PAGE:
You are right Islanddawn...he got Prime Minister due to the dioxine scandal in Belgium on the back of the Christian -Democrat Prime Minister because it happened coincidentally under their government...
As an Euro parlementarian he was the first, for whatever reason, to appear in the besieged Ukraine during the population's revolt among the rebels (what population and what rebels is also a question?)...
But there are more politicians like him...he is perhaps not an exception looking for "opportunities"...But i don't know Farage or Boris enough to make any comparaisons...
BTW your last URL don't work on my browser...it says "this page cannot be reproduced"...

Kind regards from your Belgian friend Paul.
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PostSubject: Re: The Elephant in the Room.   Tue 28 Jun 2016, 20:37

Farage in his speech haraging the European Parliament said:
"I said that I wanted to lead a campaign go get Britain out of the European Union, you all laughed at me. Well, I have to say, you’re not laughing now, are you?"

Surely that was a deliberate echo of Hitler's 1933 victory speech when the National Socialists won the majority of seats in the Reichstag and he was appointed Chancellor:
"Und ich glaube nicht, dass die Gegner, die damals noch gelacht haben, heute auch noch lachen."
(the opponents who laughed at me are not laughing now).

Perhaps I'm over-reacting, but things in Britain are just starting to look a bit like they were in Germany and Italy in the early 1930s.


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PostSubject: Re: The Elephant in the Room.   Tue 28 Jun 2016, 20:45

"Boris Blowjob" - you've really brought a smile to my face, ID.
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PostSubject: Re: The Elephant in the Room.   Tue 28 Jun 2016, 21:58

Had you noticed that Nigel was flying his little Union flag upside down? Flown like that it is generally accepted to be a distress signal.

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PostSubject: Re: The Elephant in the Room.   Wed 29 Jun 2016, 09:21

@PaulRyckier wrote:

BTW your last URL don't work on my browser...it says "this page cannot be reproduced"...

Kind regards from your Belgian friend Paul.


Hi Paul,

Try googling -  The Press Project, Money on the side and lots of it for Guy Verhofstadt. And see if you can get in that way,
I'm not sure why you can't access it as the link works fine for me.

T.
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PostSubject: Re: The Elephant in the Room.   Wed 29 Jun 2016, 15:36

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PostSubject: Re: The Elephant in the Room.   Wed 29 Jun 2016, 16:00

Very drôle ... and I apologise and concede that I did unfortunately invoke Godwin's Law when I compared yesterday's Farage speech ("...you're not laughing now"), to Hitler's in January 1933 ("... you're not laughing now") when the latter unexpectedly won the German general election and became Chancellor. Mea culpa.

I liked the term "dickweasel" in that youtube ... I shall tuck it away in the memory along with "cockwomble", another term I have just learned courtesy of current news reporting, ... to be used rarely, carefully and somewhat judiciously, of course.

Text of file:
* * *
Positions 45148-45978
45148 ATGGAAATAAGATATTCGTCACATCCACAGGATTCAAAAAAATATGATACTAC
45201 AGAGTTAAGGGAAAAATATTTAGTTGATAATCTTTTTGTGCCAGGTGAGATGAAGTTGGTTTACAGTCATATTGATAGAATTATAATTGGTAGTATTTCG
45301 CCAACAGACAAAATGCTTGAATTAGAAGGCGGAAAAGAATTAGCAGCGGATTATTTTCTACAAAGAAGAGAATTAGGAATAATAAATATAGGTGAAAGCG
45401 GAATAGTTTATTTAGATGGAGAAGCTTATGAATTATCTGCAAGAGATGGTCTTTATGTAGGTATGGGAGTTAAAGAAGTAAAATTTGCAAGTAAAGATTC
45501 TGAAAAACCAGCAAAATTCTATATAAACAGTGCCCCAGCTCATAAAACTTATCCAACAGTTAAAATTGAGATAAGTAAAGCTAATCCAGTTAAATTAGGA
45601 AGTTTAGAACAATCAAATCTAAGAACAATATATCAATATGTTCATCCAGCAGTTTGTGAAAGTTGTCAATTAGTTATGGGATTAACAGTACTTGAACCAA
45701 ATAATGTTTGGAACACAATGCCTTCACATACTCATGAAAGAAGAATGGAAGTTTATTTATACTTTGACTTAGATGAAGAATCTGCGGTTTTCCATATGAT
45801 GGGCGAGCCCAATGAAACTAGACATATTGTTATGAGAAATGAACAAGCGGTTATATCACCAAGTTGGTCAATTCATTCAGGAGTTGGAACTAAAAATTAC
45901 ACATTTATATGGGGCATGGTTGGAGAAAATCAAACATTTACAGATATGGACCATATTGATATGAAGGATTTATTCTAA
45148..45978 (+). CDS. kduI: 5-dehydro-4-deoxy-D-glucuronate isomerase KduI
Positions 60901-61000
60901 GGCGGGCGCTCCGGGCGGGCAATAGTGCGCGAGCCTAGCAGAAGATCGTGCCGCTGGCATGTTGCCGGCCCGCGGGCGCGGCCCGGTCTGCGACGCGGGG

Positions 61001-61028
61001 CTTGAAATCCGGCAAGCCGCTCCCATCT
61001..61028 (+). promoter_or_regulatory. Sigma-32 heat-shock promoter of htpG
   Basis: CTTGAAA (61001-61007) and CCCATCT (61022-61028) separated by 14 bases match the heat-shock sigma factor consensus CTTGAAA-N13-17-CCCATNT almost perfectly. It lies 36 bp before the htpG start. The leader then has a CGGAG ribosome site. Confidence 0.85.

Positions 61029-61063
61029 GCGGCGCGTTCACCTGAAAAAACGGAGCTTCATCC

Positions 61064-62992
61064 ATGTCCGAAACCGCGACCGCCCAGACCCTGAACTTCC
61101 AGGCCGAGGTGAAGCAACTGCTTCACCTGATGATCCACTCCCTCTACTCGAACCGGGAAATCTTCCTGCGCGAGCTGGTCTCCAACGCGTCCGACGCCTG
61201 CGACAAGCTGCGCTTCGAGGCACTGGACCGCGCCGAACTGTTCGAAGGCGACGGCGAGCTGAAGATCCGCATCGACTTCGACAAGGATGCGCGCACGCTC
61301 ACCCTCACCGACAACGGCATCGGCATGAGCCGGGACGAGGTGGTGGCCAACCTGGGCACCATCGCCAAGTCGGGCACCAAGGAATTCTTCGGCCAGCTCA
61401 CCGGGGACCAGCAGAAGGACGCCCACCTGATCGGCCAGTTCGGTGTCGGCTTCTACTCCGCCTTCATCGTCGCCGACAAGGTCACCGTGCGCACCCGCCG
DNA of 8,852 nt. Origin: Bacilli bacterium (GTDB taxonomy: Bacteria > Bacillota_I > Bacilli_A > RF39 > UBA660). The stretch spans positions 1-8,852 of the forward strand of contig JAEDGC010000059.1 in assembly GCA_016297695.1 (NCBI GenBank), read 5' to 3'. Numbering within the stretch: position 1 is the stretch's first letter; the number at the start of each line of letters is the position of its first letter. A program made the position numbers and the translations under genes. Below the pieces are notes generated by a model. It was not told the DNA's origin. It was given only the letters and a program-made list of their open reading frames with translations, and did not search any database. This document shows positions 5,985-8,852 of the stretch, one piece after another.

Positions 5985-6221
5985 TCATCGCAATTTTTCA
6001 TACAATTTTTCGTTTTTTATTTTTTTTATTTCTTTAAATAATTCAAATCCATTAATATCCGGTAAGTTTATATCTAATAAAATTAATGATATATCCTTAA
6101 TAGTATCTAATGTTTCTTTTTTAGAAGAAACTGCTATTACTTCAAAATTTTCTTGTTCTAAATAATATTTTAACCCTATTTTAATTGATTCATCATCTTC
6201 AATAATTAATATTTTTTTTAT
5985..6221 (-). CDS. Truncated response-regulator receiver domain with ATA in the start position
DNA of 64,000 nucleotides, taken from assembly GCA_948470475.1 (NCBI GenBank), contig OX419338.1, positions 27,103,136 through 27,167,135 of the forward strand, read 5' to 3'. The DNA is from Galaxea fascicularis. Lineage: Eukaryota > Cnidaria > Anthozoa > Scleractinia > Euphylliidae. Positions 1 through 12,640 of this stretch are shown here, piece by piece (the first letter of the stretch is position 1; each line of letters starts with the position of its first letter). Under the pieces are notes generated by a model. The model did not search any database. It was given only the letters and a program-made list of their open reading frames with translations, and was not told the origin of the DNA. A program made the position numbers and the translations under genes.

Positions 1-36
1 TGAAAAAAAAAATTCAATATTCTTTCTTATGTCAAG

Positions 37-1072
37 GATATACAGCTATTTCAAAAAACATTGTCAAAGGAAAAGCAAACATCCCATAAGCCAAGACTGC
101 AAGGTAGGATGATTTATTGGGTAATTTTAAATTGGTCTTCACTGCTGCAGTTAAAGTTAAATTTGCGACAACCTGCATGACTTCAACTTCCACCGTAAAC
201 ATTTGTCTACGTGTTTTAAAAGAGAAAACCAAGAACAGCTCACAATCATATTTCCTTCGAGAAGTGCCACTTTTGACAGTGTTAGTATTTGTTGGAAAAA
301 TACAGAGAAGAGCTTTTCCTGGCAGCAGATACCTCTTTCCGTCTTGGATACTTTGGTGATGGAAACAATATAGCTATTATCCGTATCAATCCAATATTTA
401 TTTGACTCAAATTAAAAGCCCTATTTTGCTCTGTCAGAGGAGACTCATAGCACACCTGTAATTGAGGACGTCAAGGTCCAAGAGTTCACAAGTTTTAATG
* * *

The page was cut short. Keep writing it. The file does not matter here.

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PostSubject: Re: The Elephant in the Room.   Wed 29 Jun 2016, 17:16

Oh God, I'm so conflicted. Of course I really want to see the UK come out of this as well as possible but on the other hand I really, really can't help wanting the EU to dig in its collective heels and demand every last little blood soaked shred of flesh to truly screw the bastards who got us into this mess and whichever egomaniac takes over after the leadership election.

It's the next stage of grief I expect - after anger comes the lust for revenge.........
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PostSubject: Re: The Elephant in the Room.   Thu 30 Jun 2016, 10:10

On the eve of 100th anniversary of the Somme, the arguments around economics and immigration are shown up to be trivial and ultimately inconsequential in the larger context. My complaint about the Remain campaign was always largely concerned with its focus on short-termism and national sef interest. There was an absolute lack of vision but I still voted to stay because of the idea of Europe, united and interconnected, as a positive force for civilised cooperation.

Tomorrow at the various commemorations many of the main players on either side will appear, grim faced and spouting platitudes. May their weasel words choke them as they struggle to maintain an approptiately  solemn demeanour while their minds are consumed by calculations as to how to fulfill their personal ambitions.
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PostSubject: Re: The Elephant in the Room.   Thu 30 Jun 2016, 10:49

Temperance (on 22 June) wrote:

 I hope MM will have a suitable dish for us on 24th June 2016 - whichever way it goes.


I've finally thought of something suitable: Eton Mess Wink  ... small pieces of broken hard-baked meringue mixed with whipped cream and split strawberries.

It's usually served at prize-giving day at Eton College in June, as well as of course at events like Wimbledon and the Henley Regatta. The earliest reference to it in the OED is from 1896, when A. H. Beavan's 'Marlborough House & its Occupants' refers to it as being served at a Royal party. It seems that originally it may have been made with bananas, and was essentially just a mixture of these (or the strawberries) and cream or ice-cream. At some time (probably in the 1930’s), broken up meringues were mixed with the cream, and spirits such as Kirsch are also sometimes added ... and this is now the "traditional" recipe.